In their attempt to avoid being seen by a fox, coyote, bobcat, fisher, hawk, owl or other meat eater, those mice that have not taken up residence indoors tend to confine their travels as much as possible to places under the snow’s surface. Limiting their foraging activities as much as possible to the crevices and hollows under fallen logs, around large rocks and stumps, and beneath other objects on the forest floor helps to conceal these critters from the view of the larger animals that are always on the prowl for prey.

While the keen senses of hearing and smell of most predators, especially the fox and coyote enable these highly perceptive animals to detect the movements of a mouse under the snow, their ability to capture one depends on the depth of the snow, as well as surface conditions. Rapidly and accurately digging through more than a foot of powder becomes a major challenge for any quadruped. The noise generated in flinging aside the snow instantly alerts the quarry to an attack, and causes this potential meal to quickly retreat from that spot. Unless a predator attacks with lightning speed, it will never be successful in apprehending a roving mouse beneath the snow pack.

A crust on the surface presents an even more formidable barrier to snagging a mouse as it moves in the shallow spaces that exist between the forest floor and the snow that covers the ground. A dense crust which forms after a late winter thaw is especially beneficial, as it can act like a coat of armor over the domain of a mouse.

Hawks and owls are particularly adversely impacted by the presence of a substantial layer of snow throughout the winter. These hunters rely entirely on snatching creatures that are traveling on top of the snow, or are moving just below the surface. While their razor sharp talons are effective weapons in quickly killing prey, they are useless in digging through the snow to search for an animal that has recently burrowed down into the powder to escape an attack.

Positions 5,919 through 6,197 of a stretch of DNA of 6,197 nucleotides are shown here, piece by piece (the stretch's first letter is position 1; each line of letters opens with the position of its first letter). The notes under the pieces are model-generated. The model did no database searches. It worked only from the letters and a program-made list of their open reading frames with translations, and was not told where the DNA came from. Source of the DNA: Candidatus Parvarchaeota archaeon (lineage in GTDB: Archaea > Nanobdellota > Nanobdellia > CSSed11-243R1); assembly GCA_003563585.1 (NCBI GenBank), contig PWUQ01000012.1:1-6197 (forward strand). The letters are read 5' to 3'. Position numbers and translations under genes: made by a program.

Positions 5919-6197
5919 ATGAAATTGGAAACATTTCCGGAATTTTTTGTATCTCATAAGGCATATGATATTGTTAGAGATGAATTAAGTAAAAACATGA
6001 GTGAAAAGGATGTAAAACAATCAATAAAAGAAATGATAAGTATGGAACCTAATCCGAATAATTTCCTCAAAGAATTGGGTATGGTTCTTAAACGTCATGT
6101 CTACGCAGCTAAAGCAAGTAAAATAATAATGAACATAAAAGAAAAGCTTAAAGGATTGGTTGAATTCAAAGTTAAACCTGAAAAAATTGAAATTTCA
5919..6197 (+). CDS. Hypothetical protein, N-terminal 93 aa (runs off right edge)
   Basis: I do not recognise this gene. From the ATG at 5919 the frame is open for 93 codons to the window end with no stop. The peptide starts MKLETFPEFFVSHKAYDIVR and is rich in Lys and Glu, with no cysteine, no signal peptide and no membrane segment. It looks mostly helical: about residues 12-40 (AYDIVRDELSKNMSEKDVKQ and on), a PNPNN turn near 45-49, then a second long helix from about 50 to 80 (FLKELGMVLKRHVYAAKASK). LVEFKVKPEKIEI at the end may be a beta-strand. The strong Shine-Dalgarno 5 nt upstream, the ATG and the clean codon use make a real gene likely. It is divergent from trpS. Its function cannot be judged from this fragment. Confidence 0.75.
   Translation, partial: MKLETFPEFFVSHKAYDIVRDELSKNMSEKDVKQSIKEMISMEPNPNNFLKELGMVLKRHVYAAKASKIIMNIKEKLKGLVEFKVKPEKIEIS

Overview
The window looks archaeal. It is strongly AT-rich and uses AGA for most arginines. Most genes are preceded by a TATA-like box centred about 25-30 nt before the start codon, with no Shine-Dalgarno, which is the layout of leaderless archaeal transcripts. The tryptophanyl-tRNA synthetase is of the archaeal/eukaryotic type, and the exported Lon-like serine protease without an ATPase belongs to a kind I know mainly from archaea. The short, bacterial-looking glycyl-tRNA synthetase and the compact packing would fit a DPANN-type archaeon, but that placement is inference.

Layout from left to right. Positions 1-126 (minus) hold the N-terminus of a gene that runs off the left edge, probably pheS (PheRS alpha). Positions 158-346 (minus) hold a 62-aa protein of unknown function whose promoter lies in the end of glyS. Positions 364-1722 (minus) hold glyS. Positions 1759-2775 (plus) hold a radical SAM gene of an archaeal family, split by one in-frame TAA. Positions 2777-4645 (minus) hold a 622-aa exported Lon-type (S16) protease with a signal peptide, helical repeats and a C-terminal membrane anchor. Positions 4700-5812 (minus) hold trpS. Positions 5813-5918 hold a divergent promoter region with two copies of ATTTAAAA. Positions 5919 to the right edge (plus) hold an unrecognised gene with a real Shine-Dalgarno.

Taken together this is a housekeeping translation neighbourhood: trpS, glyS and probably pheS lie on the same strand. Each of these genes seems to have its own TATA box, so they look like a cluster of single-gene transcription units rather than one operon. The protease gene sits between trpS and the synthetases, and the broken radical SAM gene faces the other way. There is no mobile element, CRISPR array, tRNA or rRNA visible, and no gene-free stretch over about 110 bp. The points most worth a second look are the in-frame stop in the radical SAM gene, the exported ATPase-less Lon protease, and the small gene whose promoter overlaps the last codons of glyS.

Aside from offering protection from its numerous natural enemies, snow also provides mice with protection against bitter cold temperatures. Snow is an excellent insulator, and a layer of fluffy powder effectively traps the heat contained within the soil, making a far more favorable microclimate beneath this seasonal blanket than the air above.

It is difficult to say when the snow will eventually disappear for the season. For outdoor enthusiasts that enjoy bare ground and for the region’s numerous predators, it can’t come soon enough. But for the mice, a snow pack that lingers well into April is ideal, for this is when the intensity of the sun’s rays begins to thaw the soil and awakens most dormant critters. As these creatures begin to repopulate the forest floor, in an often still lethargic state, the appetite of the predator community begins to become satisfied, and hunting pressure eases on the mice.

So far, this has been a near perfect snow season for our mouse community, and undoubtedly, there are now plenty of mice to begin their extensive breeding season. With their normally high rate of reproduction, it can be expected that there will be an over abundance of these small, ubiquitous rodents by the time mid autumn arrives, and countless individuals will be looking for a warm home in which to spend next winter.

Tom Kalinowski’s videos can be seen at